- what is the role of government in the development of natural capital markets, so that they are profitable, deliver high-integrity environmental outcomes, and provide benefits for Scotland’s communities and economy
- what are the council’s views on how the Scottish Government can best communicate the role of responsible private investment, considering the divergent stakeholder interests
Professor Boyd opened the meeting to discussion inviting questions from ministers and guidance and reflections from council members.
Ministers posed additional questions to the council:
- what can Scotland learn from international practises on natural capital, in particular
- whether any natural capital initiatives in the EU could be replicated in Scotland
- whether SG should take a UK-wide approach to natural capital or could do something separate suited to its needs
- fmec was asked what the role of companies developing infrastructure for the renewable energy sector can and should be in nature regeneration
- fmec was asked if SG can do things faster – through setting interim principals Government might future proof itself
Professor Boyd opened up the discussion for input from the full council and the following points were made:
- natural capital markets is a wide term and covers many areas, not just carbon or biodiversity offsets
- there are good examples of taking a natural capital approach internationally, but little standardisation of rules across countries
- the public sector is best placed to lead the development of natural capital markets, given it has experience of policy appraisal, can gauge and assess wider impacts and has access to information and data that can assist market development. Private sector actors are not in this position
- members summarised three roles for government in leading the way on natural capital:
- set clear, consistently communicated messages about what Scottish Government expect. The interim principles for responsible private investment are a good start at this
- enable private money. The private sector is interested in how they can earn money, and Government should influence how this happens, by putting the Dasgupta review into practise and put clear methods in place. Investors want markets to be well regulated, so there is no harm about requesting evidence to improve outcomes – it makes markets and investments high-integrity and supports investors to avoid greenwashing
- manage how markets develop, taking a holistic view. Markets traditionally develop around products and services at the expense of everything else. Government needs to attract investment that looks after all natural assets, avoiding the risk of mitigation of carbon at the expense of nature. Returns should be distributed between investors, communities and some non-investors
- don’t just focus on environmental, social, and corporate governance (ESG) investment. It is fundamental change that is needed to crowd in much larger sums of private investment
- energy companies have net zero and offsetting requirements, so there is a big opportunity for engagement with this sector
- private sector is expecting differences in guidance geographically, though consistency with the UK approach is key. Scotland has the opportunity to move quicker than the UK
- taxonomy and terminology used when considering natural capital needs to be clearly set and communicated
- natural capital is what we are trying to build, maintain and regenerate to support our society in the environment. It is important to link actions to outcomes, and challenge current business models of a linear economy (including greenwashing)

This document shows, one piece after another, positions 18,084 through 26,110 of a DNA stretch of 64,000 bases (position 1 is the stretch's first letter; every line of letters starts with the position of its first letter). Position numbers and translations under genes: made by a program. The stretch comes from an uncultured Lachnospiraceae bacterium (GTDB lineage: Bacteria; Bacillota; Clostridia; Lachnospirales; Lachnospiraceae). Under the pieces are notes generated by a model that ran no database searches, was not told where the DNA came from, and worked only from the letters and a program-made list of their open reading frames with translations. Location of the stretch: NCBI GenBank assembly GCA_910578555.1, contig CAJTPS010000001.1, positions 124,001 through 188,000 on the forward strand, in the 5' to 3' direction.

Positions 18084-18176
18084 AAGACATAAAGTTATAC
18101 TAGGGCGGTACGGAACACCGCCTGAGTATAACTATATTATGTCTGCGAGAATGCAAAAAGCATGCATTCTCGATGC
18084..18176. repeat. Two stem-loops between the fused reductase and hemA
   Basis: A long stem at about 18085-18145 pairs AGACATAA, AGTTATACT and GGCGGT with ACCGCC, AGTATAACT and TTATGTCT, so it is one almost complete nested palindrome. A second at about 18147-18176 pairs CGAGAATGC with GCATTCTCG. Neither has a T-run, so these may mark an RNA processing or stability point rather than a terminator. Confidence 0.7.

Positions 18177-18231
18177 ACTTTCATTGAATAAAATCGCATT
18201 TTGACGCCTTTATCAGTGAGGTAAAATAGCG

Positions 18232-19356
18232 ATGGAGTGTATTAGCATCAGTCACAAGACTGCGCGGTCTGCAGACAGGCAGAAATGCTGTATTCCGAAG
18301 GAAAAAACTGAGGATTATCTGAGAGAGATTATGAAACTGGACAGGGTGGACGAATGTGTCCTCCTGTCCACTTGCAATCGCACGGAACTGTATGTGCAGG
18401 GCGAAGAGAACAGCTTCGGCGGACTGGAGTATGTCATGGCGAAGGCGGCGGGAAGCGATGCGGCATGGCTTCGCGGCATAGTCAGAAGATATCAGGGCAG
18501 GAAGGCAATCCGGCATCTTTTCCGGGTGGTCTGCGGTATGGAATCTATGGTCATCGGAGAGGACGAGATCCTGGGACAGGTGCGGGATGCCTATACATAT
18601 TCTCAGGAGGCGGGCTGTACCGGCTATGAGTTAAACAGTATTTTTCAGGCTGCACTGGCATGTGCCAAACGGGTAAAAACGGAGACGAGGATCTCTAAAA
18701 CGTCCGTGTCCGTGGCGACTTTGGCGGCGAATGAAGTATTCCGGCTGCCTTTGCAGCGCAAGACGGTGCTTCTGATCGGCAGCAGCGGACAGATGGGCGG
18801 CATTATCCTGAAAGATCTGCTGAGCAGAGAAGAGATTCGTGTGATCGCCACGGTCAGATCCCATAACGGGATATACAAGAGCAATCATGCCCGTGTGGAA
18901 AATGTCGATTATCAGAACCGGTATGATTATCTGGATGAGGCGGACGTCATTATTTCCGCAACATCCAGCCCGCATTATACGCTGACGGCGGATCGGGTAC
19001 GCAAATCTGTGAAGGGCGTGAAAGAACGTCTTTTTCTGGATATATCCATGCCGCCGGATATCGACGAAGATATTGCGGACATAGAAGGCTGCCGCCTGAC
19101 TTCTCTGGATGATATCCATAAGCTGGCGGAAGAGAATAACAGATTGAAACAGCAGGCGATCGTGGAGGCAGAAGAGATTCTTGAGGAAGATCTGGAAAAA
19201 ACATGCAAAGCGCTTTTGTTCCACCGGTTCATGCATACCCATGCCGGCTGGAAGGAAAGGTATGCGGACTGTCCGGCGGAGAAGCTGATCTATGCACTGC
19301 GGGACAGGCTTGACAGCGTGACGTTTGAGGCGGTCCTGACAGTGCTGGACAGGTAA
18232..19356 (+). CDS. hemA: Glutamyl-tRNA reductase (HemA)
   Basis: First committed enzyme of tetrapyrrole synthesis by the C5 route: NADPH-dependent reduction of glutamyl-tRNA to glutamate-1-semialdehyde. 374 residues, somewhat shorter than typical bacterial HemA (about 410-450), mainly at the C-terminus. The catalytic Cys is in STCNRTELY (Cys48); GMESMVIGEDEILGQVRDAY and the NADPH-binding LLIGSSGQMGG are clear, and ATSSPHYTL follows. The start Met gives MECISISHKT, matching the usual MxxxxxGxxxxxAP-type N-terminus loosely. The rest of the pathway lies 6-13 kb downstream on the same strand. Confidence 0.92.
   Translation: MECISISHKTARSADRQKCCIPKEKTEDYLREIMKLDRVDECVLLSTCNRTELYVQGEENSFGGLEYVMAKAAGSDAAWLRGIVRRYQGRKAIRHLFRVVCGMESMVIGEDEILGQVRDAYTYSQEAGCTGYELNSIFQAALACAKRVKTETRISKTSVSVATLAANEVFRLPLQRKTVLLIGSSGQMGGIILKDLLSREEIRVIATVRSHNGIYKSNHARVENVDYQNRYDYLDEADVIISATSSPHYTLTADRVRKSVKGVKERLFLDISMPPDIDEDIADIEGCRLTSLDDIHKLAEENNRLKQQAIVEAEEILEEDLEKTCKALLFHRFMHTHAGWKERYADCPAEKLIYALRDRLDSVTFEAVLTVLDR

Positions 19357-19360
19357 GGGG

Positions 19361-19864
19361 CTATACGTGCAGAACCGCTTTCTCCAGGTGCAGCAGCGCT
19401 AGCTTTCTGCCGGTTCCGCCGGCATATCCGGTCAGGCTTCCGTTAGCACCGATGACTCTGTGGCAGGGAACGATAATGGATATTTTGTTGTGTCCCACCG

- there are many natural capital investment projects that could get off the ground quickly, with reference to saltmarshes and oyster farms, but it was important to ensure that the investment is available at the appropriate scale, ideally at national level
- members summarised that Scotland would need to adhere to developing natural capital approaches in line with international standards but could develop a Scottish specific approach. While it is a fast moving area, Scotland’s stock of desirable natural assets means it could move ahead at pace
Professor Boyd invited any concluding comments from ministers, and suggested that FMEC take this away for further discussion and provide advice. Cabinet Secretaries and ministers made the following concluding remarks:
- Ms Slater suggested an approach where a pipeline of projects that adhere to the correct standards meets a pipeline of accredited investors, and considerations of how these are brought together, e.g. finance instruments. Ms Slater asked where in this structure government needs to get involved. FMEC agreed this was a useful model/structure for their considerations
- Ms Martin asked for FMEC to consider the role of government within the powers we have. She highlighted the issue of fuel poverty – could natural capital support investment in housing, particularly in the Highlands to support building of sustainable/affordable houses keeping young people in the Highlands and providing homes that were less costly to heat?
- Ms Gougeon agreed that FMEC should look in more detail at this area – particularly if there were any international examples that Scotland could learn from.
Conclusion - Professor Boyd noted that they had had an excellent wide ranging discussion, with some emerging themes for further discussion. Key to ensure we bring in the social inclusion angle.
- action: FMEC secretariat to provide summary for First Minister and Ms McAllan on the natural capital discussion, given their apologies
- action: FMEC to take forward work on responsible private investment in natural capital and provide further advice to ministers
Ministers left the meeting.
The secretariat gave an update on the scenarios work. FMEC agreed to review again in 12 months.
Any other business
Professor Boyd provided a summary of next steps and concluding remarks.
Next meeting will take place in the autumn. Secretariat working with ministerial offices to confirm a suitable date.